Proper copy editing includes examining the focus, dredging the main point up from the tenth paragraph to make it more prominent. Proper copy editing addresses the language: rooting out cliches, substituting an ordinary term for jargon when it would serve the reader better, altering infelicitous wording. Proper copy editing prunes, deleting the irrelevant, tightening the language. Proper copy editing raises serious questions, including the kind that can identify plagiarism, fabrication, and libel.
The Baltimore Sun‘s “veteran drudge” John E. McIntyre praises the hard work and, yes, artistry of copy editors, pointing out that intelligent people with compelling things to say don’t always have a great facility with words and could often use some help making a solid piece of writing more readable.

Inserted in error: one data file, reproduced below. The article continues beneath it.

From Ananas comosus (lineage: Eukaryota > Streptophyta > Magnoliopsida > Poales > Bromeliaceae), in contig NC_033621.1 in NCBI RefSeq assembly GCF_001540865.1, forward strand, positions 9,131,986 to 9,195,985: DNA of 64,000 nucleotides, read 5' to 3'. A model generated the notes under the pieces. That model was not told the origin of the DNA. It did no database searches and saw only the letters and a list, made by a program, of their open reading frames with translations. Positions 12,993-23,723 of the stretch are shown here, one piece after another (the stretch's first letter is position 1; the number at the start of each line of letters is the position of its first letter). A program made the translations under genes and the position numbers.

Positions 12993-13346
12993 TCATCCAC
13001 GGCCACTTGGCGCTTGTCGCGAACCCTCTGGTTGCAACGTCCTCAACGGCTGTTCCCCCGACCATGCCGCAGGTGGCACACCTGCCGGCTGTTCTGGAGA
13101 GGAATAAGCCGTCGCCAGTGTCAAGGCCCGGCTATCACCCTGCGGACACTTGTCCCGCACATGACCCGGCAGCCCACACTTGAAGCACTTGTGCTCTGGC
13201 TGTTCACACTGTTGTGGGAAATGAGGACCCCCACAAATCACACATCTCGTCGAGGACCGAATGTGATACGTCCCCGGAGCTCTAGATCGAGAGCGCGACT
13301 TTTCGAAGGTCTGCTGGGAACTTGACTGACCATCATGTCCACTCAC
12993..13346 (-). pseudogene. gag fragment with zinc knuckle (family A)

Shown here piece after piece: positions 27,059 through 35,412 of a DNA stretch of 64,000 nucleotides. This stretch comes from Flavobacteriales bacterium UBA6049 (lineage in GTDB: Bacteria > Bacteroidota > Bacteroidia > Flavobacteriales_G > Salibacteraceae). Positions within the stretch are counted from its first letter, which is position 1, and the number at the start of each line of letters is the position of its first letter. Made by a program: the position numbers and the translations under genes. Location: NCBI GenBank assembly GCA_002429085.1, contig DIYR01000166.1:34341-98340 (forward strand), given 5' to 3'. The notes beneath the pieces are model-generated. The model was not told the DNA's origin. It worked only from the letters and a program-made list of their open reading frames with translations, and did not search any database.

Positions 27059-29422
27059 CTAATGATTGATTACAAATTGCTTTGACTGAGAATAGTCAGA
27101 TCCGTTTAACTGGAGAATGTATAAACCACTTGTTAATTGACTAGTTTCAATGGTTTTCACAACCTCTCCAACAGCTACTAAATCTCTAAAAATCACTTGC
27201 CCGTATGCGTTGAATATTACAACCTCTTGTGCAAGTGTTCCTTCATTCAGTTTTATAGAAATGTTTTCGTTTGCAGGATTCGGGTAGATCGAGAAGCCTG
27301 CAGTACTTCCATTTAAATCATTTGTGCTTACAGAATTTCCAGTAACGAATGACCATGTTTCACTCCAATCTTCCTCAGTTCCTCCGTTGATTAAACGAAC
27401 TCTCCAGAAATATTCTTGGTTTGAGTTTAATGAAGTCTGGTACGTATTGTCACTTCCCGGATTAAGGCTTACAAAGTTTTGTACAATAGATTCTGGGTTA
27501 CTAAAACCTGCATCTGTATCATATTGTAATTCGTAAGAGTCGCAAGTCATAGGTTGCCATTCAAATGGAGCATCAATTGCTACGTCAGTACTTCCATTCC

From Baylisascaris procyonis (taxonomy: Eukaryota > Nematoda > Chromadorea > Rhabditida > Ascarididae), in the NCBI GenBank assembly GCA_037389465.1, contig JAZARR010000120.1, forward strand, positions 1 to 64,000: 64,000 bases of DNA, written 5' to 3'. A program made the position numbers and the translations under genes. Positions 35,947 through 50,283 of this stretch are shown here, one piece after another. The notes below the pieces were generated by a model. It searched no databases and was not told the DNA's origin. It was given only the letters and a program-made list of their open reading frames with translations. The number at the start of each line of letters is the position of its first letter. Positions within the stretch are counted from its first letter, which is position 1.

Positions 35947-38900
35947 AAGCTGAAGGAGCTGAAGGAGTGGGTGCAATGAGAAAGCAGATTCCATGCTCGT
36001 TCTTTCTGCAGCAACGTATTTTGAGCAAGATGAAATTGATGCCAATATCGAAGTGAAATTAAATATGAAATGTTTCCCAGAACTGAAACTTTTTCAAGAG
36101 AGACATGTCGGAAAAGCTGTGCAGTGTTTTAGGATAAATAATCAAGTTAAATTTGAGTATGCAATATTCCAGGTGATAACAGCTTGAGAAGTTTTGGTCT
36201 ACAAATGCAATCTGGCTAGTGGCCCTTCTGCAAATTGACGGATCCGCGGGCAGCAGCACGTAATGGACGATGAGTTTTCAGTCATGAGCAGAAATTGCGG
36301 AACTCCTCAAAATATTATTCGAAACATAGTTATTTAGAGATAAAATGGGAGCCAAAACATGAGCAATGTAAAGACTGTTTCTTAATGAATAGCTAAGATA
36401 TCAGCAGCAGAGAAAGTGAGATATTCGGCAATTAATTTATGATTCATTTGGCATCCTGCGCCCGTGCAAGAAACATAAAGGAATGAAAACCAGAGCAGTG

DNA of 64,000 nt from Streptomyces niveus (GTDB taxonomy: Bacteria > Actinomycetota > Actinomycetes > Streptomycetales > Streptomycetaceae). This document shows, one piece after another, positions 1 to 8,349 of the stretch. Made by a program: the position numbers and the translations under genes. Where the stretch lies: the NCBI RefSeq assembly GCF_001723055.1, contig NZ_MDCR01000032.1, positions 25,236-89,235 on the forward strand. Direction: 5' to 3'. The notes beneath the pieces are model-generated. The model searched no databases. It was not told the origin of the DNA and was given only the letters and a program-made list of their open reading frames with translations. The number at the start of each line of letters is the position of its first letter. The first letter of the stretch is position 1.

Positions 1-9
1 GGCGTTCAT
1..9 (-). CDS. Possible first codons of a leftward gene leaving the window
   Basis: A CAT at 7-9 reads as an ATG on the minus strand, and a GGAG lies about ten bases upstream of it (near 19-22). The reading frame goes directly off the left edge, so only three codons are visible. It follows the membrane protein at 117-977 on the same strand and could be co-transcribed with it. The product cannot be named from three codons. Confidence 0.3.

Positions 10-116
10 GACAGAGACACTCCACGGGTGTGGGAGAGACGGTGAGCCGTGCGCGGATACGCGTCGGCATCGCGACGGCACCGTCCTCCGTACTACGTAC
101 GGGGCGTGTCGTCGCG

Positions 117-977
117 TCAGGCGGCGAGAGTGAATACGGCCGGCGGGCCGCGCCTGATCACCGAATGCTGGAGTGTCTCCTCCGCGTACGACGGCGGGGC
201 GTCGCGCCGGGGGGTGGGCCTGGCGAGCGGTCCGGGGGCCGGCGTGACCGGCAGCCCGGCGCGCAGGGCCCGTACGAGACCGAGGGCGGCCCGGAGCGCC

The only thing he leaves out is the particular joy of copy editing a really good writer, which allows an editor to spend less time plucking out errant semicolons and more time making great prose truly shine.